John Hardman and Company: Pugin's glasspainters

April 2009 | A human dynamo who burned himself out at the age of forty, Augustus Welby Northmore Pugin is generally acknowledged as the most influential architect, designer, and propagandist of the nineteenth-century Gothic revival in England.1 Less well known are the entrepreneurs and manufacturers without whom Pugin could not have translated his medieval dreams into reality, and who spread his principles of Gothic design across the world. Chief among those who produced items for the American ecclesiastical market was John Hardman Jr. (1811–1867), a member of a Birmingham metalworking family who, with Pugin’s enthusiastic support, established the Mediaeval Art Manufactory in 1838 to make a wide range of church metal-work exclusively to Pugin’s designs (see Fig. 7). Better known simply as John Hardman and Company, the firm began in 1845 to design and manufacture stained-glass windows, motivated once again by Pugin, who made detailed studies of medieval stained glass in England and Europe (see Fig. 8).2 A showroom designed by Pugin was established in Birmingham’s Great Charles Street to display the full range of Hardman’s products, and printed catalogues were also produced so that goods could be ordered by mail.

Hardman and Pugin became close friends, with Hardman sharing in the triumphs and tragedies of the architect’s short but brilliant career. Within ten years of the formation of the company, Hardman’s undertook all of the metalwork and stained glass for that most iconic of Gothic revival buildings, the New Palace of Westminster (see Fig. 1). Pugin, who assisted the architect Charles Barry on the new buildings following the 1834 fire, naturally turned to Hardman to supply interior furnishings to his prolific designs. The Hardman archive contains many hundreds of drawings sent by Pugin to the Hardman workshops for stained glass and metalwork, which included jeweled ornaments for the royal throne and the two-ton brass gates at the entrance to the House of Lords.3 At the Great Exhibition of 1851 in London, the Mediaeval Court created by Pugin and Hardman enthralled over six million visitors with its array of neo-medieval art (see Fig. 5).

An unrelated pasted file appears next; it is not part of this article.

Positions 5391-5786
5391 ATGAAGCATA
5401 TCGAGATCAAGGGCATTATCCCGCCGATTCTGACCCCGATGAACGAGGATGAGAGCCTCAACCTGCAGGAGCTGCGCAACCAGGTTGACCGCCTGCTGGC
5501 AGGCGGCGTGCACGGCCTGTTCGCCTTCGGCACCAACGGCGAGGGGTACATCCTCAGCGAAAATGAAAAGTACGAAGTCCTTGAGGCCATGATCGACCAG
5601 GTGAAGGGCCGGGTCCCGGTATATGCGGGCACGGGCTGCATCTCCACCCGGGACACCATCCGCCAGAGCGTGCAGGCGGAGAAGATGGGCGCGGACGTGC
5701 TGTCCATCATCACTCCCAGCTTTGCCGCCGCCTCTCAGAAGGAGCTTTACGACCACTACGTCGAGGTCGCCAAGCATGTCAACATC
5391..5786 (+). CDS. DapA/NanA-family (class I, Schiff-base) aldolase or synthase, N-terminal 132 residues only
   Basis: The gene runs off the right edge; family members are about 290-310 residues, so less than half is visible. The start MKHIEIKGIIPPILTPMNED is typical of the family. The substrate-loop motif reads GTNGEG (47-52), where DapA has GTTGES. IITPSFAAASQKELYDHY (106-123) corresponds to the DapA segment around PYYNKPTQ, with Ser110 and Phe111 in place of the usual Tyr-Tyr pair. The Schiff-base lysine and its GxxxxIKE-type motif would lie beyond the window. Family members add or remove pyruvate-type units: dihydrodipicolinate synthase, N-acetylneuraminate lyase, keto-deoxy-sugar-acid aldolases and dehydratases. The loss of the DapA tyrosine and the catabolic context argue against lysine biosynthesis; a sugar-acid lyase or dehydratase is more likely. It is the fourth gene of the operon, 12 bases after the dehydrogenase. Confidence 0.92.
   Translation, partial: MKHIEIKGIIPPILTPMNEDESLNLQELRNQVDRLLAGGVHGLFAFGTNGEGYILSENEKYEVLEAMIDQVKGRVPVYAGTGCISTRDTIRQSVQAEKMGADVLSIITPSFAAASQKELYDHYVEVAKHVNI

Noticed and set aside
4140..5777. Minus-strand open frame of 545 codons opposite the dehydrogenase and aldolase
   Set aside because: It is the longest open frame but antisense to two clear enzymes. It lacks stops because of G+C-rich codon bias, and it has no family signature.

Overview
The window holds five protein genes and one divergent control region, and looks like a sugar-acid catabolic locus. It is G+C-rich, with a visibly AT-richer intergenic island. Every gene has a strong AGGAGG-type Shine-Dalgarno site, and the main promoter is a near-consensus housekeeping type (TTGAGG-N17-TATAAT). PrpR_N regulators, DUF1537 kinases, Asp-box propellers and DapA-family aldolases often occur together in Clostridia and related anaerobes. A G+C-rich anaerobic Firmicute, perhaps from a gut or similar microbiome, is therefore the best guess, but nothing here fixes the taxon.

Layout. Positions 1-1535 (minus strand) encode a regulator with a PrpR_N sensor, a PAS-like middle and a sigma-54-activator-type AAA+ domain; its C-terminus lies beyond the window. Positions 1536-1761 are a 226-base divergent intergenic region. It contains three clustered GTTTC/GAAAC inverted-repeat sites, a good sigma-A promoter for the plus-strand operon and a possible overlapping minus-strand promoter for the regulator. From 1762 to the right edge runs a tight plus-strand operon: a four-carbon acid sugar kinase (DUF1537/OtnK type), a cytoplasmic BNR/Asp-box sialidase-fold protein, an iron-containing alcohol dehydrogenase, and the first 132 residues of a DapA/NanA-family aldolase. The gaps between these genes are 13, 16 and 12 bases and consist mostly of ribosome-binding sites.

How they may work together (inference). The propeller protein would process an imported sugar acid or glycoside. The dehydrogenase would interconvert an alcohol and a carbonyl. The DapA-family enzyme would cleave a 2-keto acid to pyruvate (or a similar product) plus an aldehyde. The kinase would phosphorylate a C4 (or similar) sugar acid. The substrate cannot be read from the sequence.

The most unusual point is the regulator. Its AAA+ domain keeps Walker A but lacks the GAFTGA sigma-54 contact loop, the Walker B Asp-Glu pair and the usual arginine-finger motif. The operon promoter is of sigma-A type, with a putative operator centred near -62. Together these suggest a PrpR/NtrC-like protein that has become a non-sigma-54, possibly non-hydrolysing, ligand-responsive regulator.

In the later nineteenth century Pugin’s Gothic dream was firmly planted on American soil by British architects who immigrated to the United States, such as Patrick W. Ford (1848–1900), Patrick Charles Keely (1816–1896), and Frederick Clarke Withers, for whom Pugin’s sons Edward W. (1834–1875) and Peter Paul (1851–1904) designed furnishings. These include the magnificent altarpiece designed by Peter Paul in 1882 for Ford’s Sacred Heart Church in East Cambridge, Massachusetts (1873–1883), for which Hardman’s made the tabernacle.4

It was Hardman’s display at the Centennial Exhibition in Philadelphia in 1876 of a large window depicting Jesus in the house of Mary and Martha at Bethany (Fig. 6) that drew the firm’s glassmaking skills to the attention of American clergymen, church builders, and other patrons. The window was designed by Hardman’s nephew John Hardman Powell, who had married Pugin’s eldest daughter Anne in 1850 and became the firm’s chief designer, thus keeping the Pugin flame alive to the end of the century. After the exhibition the window was returned to England and installed in Saint Mary the Virgin, the parish church at Saint Neots, near Cambridge, but it had served its purpose.

From this time forward the number of windows executed by Hardman’s for American churches grew steadily. The greatest concentration of work was in the eastern states of New York, Pennsylvania, and Maryland, where Catholicism was strongest, although many Episcopal churches also ordered Hardman glass, including Saint Ignatius of Antioch Church in New York, which placed eight orders between 1900 and 1921, and the Cathedral Church of Saint John the Divine in New York, which placed two orders in 1908 and 1909 (see Fig. 9). The latter, arguably one of the most prestigious churches in the United States, was then being remodeled by the leading American Gothic architect Ralph Adams Cram (1863–1942), who was an ardent admirer of Pugin.

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by Émile Jacques Ruhlmann (1879-1933), 1926. Macassar ebony, amaranth, and ivory. Metropolitan Museum of Art. By Cynthia Drayton

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